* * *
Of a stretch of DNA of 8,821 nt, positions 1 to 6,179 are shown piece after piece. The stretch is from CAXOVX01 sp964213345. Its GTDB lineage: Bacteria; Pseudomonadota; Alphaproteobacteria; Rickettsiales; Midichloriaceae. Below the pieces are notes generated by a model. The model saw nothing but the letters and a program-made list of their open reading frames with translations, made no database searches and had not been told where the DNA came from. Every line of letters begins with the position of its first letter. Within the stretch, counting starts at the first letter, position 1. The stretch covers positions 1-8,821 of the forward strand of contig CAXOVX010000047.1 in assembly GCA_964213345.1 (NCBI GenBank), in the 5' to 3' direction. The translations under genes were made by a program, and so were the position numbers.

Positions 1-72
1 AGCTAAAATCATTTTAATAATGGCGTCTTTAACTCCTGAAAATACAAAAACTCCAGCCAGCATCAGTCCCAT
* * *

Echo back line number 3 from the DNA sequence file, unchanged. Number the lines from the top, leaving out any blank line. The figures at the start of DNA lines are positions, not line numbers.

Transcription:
1 AGCTAAAATCATTTTAATAATGGCGTCTTTAACTCCTGAAAATACAAAAACTCCAGCCAGCATCAGTCCCAT